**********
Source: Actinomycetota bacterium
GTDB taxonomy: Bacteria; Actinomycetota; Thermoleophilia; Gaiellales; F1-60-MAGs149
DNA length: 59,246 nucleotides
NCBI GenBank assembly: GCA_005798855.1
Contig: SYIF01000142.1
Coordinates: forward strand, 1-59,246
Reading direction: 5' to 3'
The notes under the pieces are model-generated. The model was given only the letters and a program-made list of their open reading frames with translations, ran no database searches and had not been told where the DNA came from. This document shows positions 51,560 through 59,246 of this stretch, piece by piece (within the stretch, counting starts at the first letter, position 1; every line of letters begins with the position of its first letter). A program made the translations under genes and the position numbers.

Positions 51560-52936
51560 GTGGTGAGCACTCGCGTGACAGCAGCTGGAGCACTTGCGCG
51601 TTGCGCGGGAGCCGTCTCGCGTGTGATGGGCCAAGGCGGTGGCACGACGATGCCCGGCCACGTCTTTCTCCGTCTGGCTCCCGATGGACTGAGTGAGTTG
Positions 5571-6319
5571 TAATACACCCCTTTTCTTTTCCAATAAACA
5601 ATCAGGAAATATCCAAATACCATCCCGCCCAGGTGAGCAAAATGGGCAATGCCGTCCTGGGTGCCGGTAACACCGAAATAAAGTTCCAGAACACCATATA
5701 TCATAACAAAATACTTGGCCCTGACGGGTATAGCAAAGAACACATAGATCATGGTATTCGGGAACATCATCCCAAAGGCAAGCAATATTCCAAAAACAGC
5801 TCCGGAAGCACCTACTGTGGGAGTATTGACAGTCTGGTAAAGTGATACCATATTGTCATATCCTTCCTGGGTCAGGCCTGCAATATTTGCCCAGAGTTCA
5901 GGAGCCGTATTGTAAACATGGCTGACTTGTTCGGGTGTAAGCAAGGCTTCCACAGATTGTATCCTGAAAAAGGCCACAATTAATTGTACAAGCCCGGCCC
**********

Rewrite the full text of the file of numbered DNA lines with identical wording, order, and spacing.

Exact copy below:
Source: Actinomycetota bacterium
GTDB taxonomy: Bacteria; Actinomycetota; Thermoleophilia; Gaiellales; F1-60-MAGs149
DNA length: 59,246 nucleotides
NCBI GenBank assembly: GCA_005798855.1
Contig: SYIF01000142.1
Coordinates: forward strand, 1-59,246
Reading direction: 5' to 3'
The notes under the pieces are model-generated. The model was given only the letters and a program-made list of their open reading frames with translations, ran no database searches and had not been told where the DNA came from. This document shows positions 51,560 through 59,246 of this stretch, piece by piece (within the stretch, counting starts at the first letter, position 1; every line of letters begins with the position of its first letter). A program made the translations under genes and the position numbers.

Positions 51560-52936
51560 GTGGTGAGCACTCGCGTGACAGCAGCTGGAGCACTTGCGCG
51601 TTGCGCGGGAGCCGTCTCGCGTGTGATGGGCCAAGGCGGTGGCACGACGATGCCCGGCCACGTCTTTCTCCGTCTGGCTCCCGATGGACTGAGTGAGTTG
Positions 5571-6319
5571 TAATACACCCCTTTTCTTTTCCAATAAACA
5601 ATCAGGAAATATCCAAATACCATCCCGCCCAGGTGAGCAAAATGGGCAATGCCGTCCTGGGTGCCGGTAACACCGAAATAAAGTTCCAGAACACCATATA
5701 TCATAACAAAATACTTGGCCCTGACGGGTATAGCAAAGAACACATAGATCATGGTATTCGGGAACATCATCCCAAAGGCAAGCAATATTCCAAAAACAGC
5801 TCCGGAAGCACCTACTGTGGGAGTATTGACAGTCTGGTAAAGTGATACCATATTGTCATATCCTTCCTGGGTCAGGCCTGCAATATTTGCCCAGAGTTCA
5901 GGAGCCGTATTGTAAACATGGCTGACTTGTTCGGGTGTAAGCAAGGCTTCCACAGATTGTATCCTGAAAAAGGCCACAATTAATTGTACAAGCCCGGCCC